Is it OK to wear logos? | Alexandra Stylist | Personal Wardrobe Stylist NYC

Love Luxury, Hate Logos?

By | June 6th, 2012 | Confessions

Most of my clients request non-logoed accessories. They crave simple, stylish design without the tramp stamp of a logo. I too share this philosophy. Even the little C’s on my glasses irk me a bit. When I used to wear a G belt buckle and G glasses from Gucci, I told interested parties that it stood for GREENAWALT, my last name.

While in Saks recently, I was confronted with the challenge of finding unique work appropriate pumps that are stylish yet void of signature buckles and logos. This narrows the playing field to the following designers stocked on the 8th floor of Saks: Jimmy Choo, Chloe, YSL (however currently rocking stripper-like styles), Reed Krakoff, Christian Louboutin (if you don’t count the red soles, their trademark as won in court), Stuart Weitzman, and an occasional Prada. Not much to work with, I know.

I’m hoping more luxury brands enter into the market without logos, focusing on high quality product. I’m excited by the newly launched company True Galt, which makes custom made shoes based on a scan of your foot. The result is a good range of styles and fabrics that’s completely logo-free. Some other companies that sell shoes off the rack without logos are Cole Haan, Manolo Blahnik (although in my mind they’ve jumped the shark), Beverly Feldman (if you want fun embellishments), and select Kate Spades. I’m hoping there will be more companies like Reed Krakoff (Mr. Krakoff, the founder, also designs for the very logo heavy Coach) entering the market. The brand is founded on the premise of quiet, understated luxury – no labels, just great leather and materials.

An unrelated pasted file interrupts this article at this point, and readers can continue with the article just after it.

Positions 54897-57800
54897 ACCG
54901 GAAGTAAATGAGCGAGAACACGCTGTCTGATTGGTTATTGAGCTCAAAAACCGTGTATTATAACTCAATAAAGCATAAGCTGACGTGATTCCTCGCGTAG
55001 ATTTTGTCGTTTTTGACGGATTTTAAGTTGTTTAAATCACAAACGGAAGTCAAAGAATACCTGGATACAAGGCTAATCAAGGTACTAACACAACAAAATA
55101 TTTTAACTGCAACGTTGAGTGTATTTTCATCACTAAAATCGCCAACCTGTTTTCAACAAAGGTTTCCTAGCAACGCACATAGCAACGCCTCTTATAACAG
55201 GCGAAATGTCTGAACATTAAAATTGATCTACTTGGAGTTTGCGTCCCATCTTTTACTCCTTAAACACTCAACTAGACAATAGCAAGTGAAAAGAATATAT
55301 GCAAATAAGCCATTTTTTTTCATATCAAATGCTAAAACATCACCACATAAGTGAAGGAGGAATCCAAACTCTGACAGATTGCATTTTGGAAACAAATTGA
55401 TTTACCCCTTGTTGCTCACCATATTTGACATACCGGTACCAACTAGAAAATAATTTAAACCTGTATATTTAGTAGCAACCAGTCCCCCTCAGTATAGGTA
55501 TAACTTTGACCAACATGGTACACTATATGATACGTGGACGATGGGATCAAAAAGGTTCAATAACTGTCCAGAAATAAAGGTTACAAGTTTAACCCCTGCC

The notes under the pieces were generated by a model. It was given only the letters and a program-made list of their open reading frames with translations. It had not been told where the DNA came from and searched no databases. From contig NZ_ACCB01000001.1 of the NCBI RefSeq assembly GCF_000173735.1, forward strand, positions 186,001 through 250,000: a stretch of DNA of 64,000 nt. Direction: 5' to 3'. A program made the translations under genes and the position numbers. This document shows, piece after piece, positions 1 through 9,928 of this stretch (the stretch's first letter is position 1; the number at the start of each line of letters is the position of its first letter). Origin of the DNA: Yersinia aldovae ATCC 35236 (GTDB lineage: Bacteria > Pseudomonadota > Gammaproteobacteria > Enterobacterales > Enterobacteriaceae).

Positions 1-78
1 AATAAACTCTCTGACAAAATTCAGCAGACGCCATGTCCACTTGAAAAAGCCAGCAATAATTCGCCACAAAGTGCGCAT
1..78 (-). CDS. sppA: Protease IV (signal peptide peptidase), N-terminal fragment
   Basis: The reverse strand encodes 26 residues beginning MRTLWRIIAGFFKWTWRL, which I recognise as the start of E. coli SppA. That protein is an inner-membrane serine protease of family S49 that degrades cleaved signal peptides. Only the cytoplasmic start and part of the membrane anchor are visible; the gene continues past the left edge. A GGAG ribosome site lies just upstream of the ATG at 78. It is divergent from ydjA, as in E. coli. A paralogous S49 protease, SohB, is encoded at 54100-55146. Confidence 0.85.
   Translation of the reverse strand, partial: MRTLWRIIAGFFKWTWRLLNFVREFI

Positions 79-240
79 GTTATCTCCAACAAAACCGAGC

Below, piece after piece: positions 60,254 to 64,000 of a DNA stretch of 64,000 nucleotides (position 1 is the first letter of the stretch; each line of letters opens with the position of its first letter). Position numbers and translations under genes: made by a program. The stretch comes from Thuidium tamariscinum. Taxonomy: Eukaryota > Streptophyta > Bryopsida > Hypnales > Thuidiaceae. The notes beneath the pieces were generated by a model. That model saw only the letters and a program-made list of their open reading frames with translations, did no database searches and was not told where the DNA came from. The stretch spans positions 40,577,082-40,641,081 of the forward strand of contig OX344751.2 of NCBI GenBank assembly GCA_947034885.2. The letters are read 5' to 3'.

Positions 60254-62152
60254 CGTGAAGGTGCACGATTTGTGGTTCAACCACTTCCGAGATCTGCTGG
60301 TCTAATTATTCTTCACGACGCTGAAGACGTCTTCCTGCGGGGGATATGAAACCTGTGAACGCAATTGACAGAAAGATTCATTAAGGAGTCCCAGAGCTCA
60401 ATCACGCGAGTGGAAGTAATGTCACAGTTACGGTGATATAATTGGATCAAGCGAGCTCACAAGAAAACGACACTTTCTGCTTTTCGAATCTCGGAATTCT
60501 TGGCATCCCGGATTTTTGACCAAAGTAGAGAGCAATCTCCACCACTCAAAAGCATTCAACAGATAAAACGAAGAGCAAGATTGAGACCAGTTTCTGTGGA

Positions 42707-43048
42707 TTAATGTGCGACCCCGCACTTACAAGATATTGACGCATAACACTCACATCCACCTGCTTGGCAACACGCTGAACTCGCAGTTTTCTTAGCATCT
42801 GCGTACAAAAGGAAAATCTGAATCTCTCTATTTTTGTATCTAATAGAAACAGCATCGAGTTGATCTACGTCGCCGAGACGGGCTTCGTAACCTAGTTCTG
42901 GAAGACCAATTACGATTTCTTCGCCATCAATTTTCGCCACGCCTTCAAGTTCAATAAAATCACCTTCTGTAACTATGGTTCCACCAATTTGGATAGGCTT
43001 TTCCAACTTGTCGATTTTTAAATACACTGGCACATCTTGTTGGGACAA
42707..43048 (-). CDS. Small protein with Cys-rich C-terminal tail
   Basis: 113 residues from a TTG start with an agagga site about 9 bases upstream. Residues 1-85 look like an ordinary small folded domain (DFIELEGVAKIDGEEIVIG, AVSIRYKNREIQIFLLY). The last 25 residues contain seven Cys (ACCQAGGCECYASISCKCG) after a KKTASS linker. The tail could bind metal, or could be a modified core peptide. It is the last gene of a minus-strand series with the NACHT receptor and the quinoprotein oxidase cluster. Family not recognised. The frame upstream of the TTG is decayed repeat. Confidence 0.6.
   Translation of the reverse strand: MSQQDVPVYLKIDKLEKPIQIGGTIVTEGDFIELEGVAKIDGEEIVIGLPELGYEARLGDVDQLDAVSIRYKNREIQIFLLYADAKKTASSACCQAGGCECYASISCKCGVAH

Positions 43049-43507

Stuart Weitzman pumps from

Salvatore Ferragamo pumps

Bruno Magli flats

Ash pumps from Bergdorf Goodman

Jimmy Choo flats from Neiman Marcus

Reed Krakoff bag from Saks

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